Among the biggest fans of the new Chase for the NASCAR Sprint Cup format are the heads of the three automakers that compete in the sanctioning body’s top division — Chevrolet, Ford and Toyota.
And while Chevrolet crushed the competition, winning 20 of 36 points races to take its 38th Sprint Cup Manufacturers Championship and its 12th in a row, each of the automakers was represented in the final four drivers who raced for the driver’s championship at Homestead-Miami Speedway.
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The increased intensity of the new Chase, along with the media attention it generated, was a big winner for the automakers.
Jim Campbell, Chevrolet’s U.S. vice president, performance vehicles and motorsports, said NASCAR did the right thing by making winning a higher priority in the new edition Chase format.
"Basically it’s something I think that was on their mind for a while," Campbell said. "It was really to put the focus on winning versus points racing. They accomplished it. The whole focus and conversation turned to winning, and that was your ticket to the Chase for the championship. So it was very exciting. … I think people are still learning how it works, but I think they’re learning very quickly, and the excitement and enthusiasm has been high. When you do that, you keep the conversation about racing front and center versus other topics that are out there. We like it."
So do his counterparts.
"I don’t know that we expected quite the level of intensity," said David Wilson, president and general manager of TRD, U.S.A., Toyota’s racing arm here. "That’s what really has struck me is how important every single race in the Chase has become. It does have this real stick-and-ball playoff feel to it. You have your game fives every couple, three races, and we’re on national news seemingly more often. So the gravity of this has just been fantastic."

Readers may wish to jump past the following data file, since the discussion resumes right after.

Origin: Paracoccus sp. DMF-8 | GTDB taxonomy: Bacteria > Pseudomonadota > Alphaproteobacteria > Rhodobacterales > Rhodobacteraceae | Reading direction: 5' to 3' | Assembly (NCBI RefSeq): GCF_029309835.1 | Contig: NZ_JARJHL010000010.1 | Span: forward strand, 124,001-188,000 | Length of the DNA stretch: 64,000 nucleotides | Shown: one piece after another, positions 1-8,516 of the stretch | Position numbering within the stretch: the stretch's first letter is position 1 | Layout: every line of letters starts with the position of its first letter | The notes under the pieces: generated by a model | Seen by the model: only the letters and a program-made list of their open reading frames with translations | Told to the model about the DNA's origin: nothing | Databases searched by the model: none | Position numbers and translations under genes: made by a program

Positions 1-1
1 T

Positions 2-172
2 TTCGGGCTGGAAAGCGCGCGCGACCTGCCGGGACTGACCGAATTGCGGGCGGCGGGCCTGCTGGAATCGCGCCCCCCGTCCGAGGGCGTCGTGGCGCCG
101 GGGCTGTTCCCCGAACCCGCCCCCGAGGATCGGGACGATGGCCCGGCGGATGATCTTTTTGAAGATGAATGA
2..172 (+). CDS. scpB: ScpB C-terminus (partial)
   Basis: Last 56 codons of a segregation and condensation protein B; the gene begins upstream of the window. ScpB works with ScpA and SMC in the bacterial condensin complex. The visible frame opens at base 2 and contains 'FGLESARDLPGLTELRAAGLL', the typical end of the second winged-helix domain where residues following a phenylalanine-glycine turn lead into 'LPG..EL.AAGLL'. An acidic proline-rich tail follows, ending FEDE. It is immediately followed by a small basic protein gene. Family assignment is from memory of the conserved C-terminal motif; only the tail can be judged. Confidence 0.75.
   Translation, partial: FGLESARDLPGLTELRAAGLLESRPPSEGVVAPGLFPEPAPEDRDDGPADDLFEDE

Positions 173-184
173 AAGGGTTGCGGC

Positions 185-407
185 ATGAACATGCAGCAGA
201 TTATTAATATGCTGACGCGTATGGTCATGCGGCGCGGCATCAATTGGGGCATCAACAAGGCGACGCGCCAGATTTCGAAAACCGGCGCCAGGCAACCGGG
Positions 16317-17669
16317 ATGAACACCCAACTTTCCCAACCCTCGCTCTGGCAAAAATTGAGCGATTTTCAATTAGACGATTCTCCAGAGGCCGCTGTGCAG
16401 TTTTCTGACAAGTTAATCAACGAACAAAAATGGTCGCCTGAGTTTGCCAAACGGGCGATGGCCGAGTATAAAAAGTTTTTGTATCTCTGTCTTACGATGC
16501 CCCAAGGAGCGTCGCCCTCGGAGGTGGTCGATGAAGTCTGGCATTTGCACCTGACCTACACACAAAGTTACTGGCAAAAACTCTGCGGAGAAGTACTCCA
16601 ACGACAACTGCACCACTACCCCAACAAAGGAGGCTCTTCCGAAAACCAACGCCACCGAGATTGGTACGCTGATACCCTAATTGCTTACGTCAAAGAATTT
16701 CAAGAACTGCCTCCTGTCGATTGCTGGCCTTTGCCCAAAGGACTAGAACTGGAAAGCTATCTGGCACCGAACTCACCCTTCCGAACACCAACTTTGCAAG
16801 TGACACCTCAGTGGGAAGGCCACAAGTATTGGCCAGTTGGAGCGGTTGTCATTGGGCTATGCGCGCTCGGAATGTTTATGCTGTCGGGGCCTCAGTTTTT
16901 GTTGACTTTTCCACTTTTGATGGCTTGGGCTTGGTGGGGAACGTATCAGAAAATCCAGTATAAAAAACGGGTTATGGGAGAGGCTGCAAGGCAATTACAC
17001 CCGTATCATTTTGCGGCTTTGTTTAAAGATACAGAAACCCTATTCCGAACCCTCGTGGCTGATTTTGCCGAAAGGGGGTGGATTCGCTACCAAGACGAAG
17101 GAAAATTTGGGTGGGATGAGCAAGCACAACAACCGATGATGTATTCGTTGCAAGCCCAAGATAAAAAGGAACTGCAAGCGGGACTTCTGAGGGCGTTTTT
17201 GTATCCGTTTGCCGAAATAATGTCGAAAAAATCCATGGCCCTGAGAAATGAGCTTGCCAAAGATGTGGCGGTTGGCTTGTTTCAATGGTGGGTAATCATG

And even though Ford was not able to win its first championship since Kurt Busch in 2004, the Blue Oval Boys got close. Team Penske drivers Brad Keselowski and Joey Logano combined to win 11 races, with Logano advancing to the final round of the Chase. And that was enough to fire up Ford Motor Co.’s U.S. racing boss.
"NASCAR nailed it. NASCAR got it right," said Jamie Allison, director, Ford Racing. "I mean, we see the proof in the pudding. But really if you analyze what has taken place, why do we see all this energy, I come back to this is sport. What happens in sport? You have to win. Winning is paramount. And we saw the emphasis on winning drive drivers, drive teams, drive manufacturers, drive everything to basically win. We saw that take place.
"I think the pursuit of winning is what brings out the greatest emotions in all of us who are competitors," Allison said. "Our drivers are competitors and the crews around them are competitors. It really kind of in my perspective literally brought it back to its ultimate roots, which is this is a car race, and someone has to win, and he or she with the best opportunity to go win must go for it and win. I think that’s at the end of the day why we feel that the national media and all the energy that we see around us is because it’s now pure and raw. It is about winning."